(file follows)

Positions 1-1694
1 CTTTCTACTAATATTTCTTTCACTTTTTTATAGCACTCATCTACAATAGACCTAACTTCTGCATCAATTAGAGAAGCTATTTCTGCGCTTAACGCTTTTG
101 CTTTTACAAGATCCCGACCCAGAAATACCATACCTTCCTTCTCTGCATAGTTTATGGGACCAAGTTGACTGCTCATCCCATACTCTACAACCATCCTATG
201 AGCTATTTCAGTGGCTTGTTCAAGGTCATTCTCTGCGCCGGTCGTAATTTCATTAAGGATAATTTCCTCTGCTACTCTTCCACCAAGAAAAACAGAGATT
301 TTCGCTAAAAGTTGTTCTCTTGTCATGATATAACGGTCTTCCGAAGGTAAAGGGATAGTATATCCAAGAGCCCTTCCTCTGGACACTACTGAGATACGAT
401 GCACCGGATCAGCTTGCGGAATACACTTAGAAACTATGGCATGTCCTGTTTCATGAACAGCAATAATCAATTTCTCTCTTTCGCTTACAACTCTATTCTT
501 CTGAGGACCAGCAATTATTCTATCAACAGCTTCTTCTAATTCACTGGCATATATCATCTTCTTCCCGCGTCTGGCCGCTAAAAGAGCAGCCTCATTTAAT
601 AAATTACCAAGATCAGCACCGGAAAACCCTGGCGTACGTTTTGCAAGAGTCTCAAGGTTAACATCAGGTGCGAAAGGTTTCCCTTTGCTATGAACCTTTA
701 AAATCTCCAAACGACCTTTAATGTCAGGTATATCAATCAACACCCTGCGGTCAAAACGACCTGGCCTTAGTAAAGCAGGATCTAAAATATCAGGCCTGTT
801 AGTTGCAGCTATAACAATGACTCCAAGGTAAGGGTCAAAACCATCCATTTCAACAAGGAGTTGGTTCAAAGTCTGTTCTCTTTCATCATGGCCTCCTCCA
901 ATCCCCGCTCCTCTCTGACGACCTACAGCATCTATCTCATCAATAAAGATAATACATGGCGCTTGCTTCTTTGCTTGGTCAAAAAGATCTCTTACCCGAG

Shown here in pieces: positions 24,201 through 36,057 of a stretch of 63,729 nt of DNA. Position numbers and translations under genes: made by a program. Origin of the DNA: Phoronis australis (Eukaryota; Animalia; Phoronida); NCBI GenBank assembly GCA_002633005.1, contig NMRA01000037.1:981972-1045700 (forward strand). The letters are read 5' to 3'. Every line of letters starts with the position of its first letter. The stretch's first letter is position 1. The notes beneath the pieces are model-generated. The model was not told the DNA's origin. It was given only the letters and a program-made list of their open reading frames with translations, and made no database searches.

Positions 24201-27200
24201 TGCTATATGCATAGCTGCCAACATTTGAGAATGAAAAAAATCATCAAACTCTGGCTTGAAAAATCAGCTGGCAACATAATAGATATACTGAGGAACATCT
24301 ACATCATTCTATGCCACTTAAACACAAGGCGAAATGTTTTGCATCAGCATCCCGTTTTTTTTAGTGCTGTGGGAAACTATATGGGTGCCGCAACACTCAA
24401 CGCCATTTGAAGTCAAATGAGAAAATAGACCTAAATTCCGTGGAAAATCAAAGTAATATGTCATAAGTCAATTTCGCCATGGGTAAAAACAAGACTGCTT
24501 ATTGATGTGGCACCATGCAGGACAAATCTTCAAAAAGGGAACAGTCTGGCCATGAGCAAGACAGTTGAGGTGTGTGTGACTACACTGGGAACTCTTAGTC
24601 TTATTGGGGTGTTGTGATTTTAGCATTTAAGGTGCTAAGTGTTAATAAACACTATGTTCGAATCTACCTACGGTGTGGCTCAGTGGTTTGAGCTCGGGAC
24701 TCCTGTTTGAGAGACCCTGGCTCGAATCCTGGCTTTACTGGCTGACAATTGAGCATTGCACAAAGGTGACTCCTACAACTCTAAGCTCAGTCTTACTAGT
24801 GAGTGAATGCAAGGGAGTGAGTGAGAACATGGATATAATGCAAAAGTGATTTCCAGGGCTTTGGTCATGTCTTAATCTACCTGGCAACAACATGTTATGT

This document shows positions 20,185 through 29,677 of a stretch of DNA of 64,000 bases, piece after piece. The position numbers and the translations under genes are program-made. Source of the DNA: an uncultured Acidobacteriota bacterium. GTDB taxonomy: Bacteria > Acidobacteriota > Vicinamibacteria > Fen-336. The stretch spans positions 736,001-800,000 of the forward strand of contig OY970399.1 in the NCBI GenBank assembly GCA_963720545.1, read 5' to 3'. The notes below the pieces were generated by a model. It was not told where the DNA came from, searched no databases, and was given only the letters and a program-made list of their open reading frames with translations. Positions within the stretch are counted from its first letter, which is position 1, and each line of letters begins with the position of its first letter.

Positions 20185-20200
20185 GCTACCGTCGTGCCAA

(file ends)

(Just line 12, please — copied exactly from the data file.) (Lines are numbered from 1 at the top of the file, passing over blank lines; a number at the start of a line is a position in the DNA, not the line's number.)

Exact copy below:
Shown here in pieces: positions 24,201 through 36,057 of a stretch of 63,729 nt of DNA. Position numbers and translations under genes: made by a program. Origin of the DNA: Phoronis australis (Eukaryota; Animalia; Phoronida); NCBI GenBank assembly GCA_002633005.1, contig NMRA01000037.1:981972-1045700 (forward strand). The letters are read 5' to 3'. Every line of letters starts with the position of its first letter. The stretch's first letter is position 1. The notes beneath the pieces are model-generated. The model was not told the DNA's origin. It was given only the letters and a program-made list of their open reading frames with translations, and made no database searches.